Dina Gilio-Whitaker: Debating indigenous self-determination

A participant listens at the recent World Conference on Indigenous Peoples. Photo by Whitney Minthorn, GCG Media Team / Facebook

Dina Gilio-Whitaker of the Center for World Indigenous Studies explores different perspectives on self-determination and the United Nations Declaration on the Rights of Indigenous Peoples:
A few recent pieces written by Duane Champagne, Steven Newcomb, and David Wilkins—some of Indian country’s best and brightest— illustrate this point. It started with Professor Champagne’s October 4 article in which he outlines the basic tenets of self-determination as it relates to indigenous peoples. According to Professor Champagne, true self-determination is reserved only for states. He tells us that the UN Declaration on the Rights of Indigenous Peoples “uses the expression of self-determination for Indigenous Peoples but qualifies the expression,” because it doesn’t grant indigenous nations the right to form independent states.

Professor Champagne writes that while UNDRIP articulates the right to free, prior, and informed consent, it doesn’t give indigenous nations veto power over states in conflicts over territories and resources. For indigenous peoples, self-determination is divinely ordained. “Only the creator can change the ways in which indigenous people govern themselves and maintain self-determination,” he says. He concludes that indigenous peoples will resist international expressions of self-determination, and uphold their own understandings of it. As I read it, this is as close as he comes to arguing for or against anything.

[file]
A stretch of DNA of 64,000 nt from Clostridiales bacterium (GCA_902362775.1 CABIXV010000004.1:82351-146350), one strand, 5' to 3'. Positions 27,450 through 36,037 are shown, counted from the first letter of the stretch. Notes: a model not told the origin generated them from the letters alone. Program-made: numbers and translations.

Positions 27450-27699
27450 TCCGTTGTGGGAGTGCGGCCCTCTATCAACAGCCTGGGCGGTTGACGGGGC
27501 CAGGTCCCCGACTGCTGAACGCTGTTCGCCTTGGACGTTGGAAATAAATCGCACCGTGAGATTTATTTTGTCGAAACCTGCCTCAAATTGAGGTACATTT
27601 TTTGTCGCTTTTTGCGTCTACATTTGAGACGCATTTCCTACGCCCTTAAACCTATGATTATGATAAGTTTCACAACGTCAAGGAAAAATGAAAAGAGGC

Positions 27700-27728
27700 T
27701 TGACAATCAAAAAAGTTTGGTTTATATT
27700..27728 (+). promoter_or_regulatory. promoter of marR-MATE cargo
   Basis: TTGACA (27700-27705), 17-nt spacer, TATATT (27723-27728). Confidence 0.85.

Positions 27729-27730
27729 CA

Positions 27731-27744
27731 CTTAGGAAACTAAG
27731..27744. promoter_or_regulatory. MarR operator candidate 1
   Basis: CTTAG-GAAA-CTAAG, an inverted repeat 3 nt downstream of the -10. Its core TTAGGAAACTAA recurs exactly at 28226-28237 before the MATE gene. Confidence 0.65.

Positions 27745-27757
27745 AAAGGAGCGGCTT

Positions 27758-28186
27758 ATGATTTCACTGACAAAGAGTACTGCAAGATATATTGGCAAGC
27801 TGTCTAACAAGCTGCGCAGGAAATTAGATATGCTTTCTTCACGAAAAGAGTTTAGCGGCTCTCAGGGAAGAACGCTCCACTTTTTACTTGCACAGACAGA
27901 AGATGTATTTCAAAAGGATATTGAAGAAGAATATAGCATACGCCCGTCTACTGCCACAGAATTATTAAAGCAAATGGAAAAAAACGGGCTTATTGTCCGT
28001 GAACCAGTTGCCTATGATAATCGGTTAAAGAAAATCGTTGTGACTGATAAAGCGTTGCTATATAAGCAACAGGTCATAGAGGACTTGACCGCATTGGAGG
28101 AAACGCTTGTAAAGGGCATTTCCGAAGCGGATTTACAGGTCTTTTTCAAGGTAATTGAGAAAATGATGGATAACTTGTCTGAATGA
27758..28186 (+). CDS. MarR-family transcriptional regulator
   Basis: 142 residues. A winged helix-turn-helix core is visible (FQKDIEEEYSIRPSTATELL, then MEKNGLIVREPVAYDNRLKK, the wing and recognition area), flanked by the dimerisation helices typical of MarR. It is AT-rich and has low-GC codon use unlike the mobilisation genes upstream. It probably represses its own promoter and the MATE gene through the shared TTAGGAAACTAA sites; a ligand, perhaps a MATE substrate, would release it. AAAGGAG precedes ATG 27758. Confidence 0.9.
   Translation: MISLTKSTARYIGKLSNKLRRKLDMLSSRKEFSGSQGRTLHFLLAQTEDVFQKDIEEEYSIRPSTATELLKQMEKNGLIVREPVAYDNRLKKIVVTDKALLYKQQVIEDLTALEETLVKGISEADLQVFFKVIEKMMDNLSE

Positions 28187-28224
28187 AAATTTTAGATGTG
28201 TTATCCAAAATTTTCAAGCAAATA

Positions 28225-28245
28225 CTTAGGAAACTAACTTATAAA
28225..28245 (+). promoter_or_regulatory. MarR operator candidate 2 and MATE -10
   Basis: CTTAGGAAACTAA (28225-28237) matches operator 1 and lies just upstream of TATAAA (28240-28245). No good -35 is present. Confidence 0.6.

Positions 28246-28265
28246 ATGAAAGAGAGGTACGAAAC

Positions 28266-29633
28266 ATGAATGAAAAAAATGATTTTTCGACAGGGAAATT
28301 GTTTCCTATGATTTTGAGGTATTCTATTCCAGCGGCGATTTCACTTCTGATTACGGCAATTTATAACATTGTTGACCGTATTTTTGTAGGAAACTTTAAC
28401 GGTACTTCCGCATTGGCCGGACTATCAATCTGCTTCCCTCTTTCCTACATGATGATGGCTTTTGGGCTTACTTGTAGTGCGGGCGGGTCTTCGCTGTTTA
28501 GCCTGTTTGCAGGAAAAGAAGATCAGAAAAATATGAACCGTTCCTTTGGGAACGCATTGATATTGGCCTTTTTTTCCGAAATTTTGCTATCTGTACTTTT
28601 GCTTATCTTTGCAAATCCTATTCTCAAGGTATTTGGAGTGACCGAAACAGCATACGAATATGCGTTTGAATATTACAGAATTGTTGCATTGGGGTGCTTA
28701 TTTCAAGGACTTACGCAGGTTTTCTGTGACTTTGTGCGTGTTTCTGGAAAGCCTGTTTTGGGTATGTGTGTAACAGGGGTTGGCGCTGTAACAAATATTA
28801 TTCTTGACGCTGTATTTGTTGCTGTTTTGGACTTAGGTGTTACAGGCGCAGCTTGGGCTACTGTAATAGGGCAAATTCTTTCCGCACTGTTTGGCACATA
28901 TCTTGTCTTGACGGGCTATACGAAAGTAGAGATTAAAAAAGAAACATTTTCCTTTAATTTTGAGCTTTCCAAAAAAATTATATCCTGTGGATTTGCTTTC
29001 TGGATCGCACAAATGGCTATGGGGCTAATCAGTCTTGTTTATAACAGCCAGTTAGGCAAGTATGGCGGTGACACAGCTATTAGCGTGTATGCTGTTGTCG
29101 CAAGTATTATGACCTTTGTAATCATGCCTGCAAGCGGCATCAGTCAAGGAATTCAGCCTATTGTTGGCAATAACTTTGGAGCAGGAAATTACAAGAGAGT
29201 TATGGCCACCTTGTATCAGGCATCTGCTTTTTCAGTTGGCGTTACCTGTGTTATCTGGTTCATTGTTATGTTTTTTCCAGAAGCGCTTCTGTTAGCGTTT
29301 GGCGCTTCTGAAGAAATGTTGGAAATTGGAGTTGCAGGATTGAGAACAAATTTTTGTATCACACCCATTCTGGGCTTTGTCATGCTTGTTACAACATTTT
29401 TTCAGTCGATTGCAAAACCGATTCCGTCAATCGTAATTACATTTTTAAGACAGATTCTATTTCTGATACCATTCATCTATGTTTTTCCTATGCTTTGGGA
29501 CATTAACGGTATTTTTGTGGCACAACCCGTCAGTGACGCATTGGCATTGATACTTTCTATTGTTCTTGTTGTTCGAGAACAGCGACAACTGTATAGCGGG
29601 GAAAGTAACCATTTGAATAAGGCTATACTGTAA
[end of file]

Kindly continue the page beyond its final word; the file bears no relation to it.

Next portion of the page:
Newcomb takes issue with Champagne, calling his stance “state-centric…uncritically accept[ing] the viewpoint of the United States and other states regarding the right of self-determination in international law.” Newcomb is critical that Champagne fails to challenge the domination paradigm in state/indigenous relationships, suggesting that Champagne takes it for granted as just the way things are. Newcomb’s interpretation of Champagne’s article is that his “vision of the future is an Orwellian form of self-determination that does nothing other than maintain ‘the status quo.’”

Get the Story:
Dina Gilio-Whitaker: Perspectives on Self-Determination: A Response to Champagne, Newcomb & Wilkins (Indian Country Today 11/7)

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